Coming Out Of Combat: Trading Fatigues and Boots for Suits and A Tie

When I was a little kid, I was crazy about the military. Every day after school, a few friends and I would storm imaginary fortresses, take turns pretending to be drill instructors, or perform black-ops junk food reconnaissance. I had a long family history of men who served in the armed forces, including my dad. My father was my hero. He never talked much about his time in the service when I was young, but his strength was inspiring.

Out of high school, my Dad and I marched down to the recruitment office and we signed up together. Six months later, I was a certified United States Marine and for the first time – my dad shook my hand. That was one of the most important moments in my life – up there with my wedding day and the birth of my beautiful daughter.

Once I entered the fleet, I advanced fairly quickly. Having a drill instructor for a father, I had practically been training for it my whole life. After eight years, I had reached the rank of gunnery sergeant and I returned from my third tour of duty. My second term of service was coming to a close and now I had a wife and an adorable 5-year-old daughter. I came to the decision (with a little urging from the ladies in my life) not to reenlist.

It’s difficult for a somebody without some sort of military history to understand the culture shock that comes with adjusting back to civilian life. It had been 8 years since I had tried a new haircut. I was 26 years old and my only job experience was in military communications and a paper route from my early teen years. I became quickly overwhelmed and discouraged because I was struggling with finding a direction to go in with my career. What would my drill instructor say?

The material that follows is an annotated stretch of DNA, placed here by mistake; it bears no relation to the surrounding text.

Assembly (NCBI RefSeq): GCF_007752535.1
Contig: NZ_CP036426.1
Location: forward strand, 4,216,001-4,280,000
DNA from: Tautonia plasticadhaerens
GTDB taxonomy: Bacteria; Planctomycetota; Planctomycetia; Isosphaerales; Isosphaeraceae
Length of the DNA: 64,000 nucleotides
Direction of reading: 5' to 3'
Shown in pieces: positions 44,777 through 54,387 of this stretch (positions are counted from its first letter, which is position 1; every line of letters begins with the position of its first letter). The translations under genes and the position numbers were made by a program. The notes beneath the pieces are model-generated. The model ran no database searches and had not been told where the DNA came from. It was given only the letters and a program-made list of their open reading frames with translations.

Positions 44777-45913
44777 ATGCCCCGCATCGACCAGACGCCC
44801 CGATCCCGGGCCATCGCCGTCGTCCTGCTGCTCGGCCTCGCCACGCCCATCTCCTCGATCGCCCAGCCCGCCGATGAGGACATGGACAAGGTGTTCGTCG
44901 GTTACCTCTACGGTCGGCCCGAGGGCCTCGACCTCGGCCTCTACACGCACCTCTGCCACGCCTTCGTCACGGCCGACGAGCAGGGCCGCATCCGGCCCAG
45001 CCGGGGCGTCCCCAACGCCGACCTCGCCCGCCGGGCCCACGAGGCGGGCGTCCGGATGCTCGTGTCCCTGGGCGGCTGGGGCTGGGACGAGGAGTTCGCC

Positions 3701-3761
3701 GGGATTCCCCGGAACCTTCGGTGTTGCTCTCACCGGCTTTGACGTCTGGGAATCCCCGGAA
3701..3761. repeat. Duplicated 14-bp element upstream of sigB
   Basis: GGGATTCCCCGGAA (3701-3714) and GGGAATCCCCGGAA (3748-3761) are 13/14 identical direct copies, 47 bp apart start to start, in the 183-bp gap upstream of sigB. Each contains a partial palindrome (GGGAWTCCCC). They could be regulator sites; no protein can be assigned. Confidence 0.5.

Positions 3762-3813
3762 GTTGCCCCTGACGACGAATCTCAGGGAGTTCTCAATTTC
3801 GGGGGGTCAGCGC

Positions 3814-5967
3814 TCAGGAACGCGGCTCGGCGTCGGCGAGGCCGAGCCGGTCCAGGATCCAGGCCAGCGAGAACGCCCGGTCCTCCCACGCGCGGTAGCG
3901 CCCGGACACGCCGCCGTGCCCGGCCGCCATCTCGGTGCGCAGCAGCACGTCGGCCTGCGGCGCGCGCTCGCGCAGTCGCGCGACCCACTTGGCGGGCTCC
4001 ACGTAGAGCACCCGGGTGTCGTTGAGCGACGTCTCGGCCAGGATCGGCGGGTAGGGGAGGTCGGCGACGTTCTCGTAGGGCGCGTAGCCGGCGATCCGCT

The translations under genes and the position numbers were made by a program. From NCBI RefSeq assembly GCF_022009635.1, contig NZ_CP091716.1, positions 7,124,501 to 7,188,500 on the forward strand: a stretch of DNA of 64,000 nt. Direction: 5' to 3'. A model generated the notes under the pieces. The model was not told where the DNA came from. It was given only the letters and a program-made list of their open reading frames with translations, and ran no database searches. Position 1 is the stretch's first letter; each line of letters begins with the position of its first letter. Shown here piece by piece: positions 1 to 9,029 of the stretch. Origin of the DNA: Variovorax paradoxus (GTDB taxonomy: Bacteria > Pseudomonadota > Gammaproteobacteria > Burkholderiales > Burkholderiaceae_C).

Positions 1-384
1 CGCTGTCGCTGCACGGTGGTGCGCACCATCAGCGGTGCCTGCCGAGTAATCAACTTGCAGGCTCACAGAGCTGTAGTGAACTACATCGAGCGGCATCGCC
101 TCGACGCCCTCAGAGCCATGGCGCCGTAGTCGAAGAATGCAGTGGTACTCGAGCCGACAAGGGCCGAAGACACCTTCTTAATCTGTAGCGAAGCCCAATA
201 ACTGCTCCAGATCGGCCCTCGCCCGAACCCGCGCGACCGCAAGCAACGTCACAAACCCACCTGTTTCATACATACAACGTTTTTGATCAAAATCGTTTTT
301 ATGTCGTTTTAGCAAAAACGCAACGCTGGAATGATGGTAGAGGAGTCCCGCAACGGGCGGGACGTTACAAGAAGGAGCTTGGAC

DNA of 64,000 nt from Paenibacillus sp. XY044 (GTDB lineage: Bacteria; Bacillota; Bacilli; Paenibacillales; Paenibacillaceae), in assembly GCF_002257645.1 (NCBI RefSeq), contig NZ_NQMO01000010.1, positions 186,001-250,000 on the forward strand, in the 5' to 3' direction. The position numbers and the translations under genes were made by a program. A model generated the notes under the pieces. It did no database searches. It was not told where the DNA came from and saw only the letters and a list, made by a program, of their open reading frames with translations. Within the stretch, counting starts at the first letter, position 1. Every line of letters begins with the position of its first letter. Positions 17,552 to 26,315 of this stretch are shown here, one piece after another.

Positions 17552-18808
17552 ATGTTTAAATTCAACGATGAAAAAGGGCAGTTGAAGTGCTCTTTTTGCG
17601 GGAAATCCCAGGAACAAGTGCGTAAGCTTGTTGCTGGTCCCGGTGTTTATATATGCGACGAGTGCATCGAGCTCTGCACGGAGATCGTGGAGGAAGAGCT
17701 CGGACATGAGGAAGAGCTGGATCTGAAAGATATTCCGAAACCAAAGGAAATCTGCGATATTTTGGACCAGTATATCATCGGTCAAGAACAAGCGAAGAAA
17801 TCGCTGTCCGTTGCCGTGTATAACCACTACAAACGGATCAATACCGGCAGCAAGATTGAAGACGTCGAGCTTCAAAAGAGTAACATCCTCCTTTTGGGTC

• Rule #1 – Applying for jobs is like going on patrol. It may be repetitive, boring and often uneventful – but it is extremely important! When you least expect it, the time to take action will pass you by. If you get side-tracked, discouraged or lackadaisical, you’ll miss your opportunity strike.
  • Rule #2 – Keep up your morale. When you get discouraged or frustrated take a step back, stop thinking about how much job hunting sucks and take a little recreational time to get your spirits up. Nobody wants to hire a Debbie-downer!
  • Rule #2.5 – Don’t go A.W.O.L.! Keep in mind that every moment you’re not hitting the pavement, other people are out getting jobs.
  • Rule #3 – Do your reconnaissance. The more you know, the better you’ll do. Having a good amount of knowledge about the company you’re applying for can help you buffer your resume and also looks really good in an interview.
  • Rule #4 – Never ever run out of ammo! When you’re hitting the city for jobs, bring extra resumes, more than you think you’ll need. If you’re forced to retreat because you run out of resumes, you miss out on job hunting time and potential employment opportunities.
  • Rule #5 – Watch out for the ambush! You may find job opportunities in unexpected places, don’t miss them. Practice interviewing so you’ll be ready for one on a moment’s notice.

Before I knew it, I landed a job as a marketing manager in an emerging business. The job was a piece of cake. As a long-time NCO in the military (remember, that counts as management experience on a resume!), I held command above some of the most difficult people on the planet. With a trained staff of civilians under my command, I was in a position to really help that company fly, and fly it did. To this day, my military training helps me stand head and shoulders above the competition in the corporate world and I hope my brothers and sisters in arms find this article well and that it helps them thrive after enlistment.

John Durfee works for Airsplat, the largest retail dealer of Airsoft Guns and Airsoft Green Gas. John is an Operation Freedom War veteran.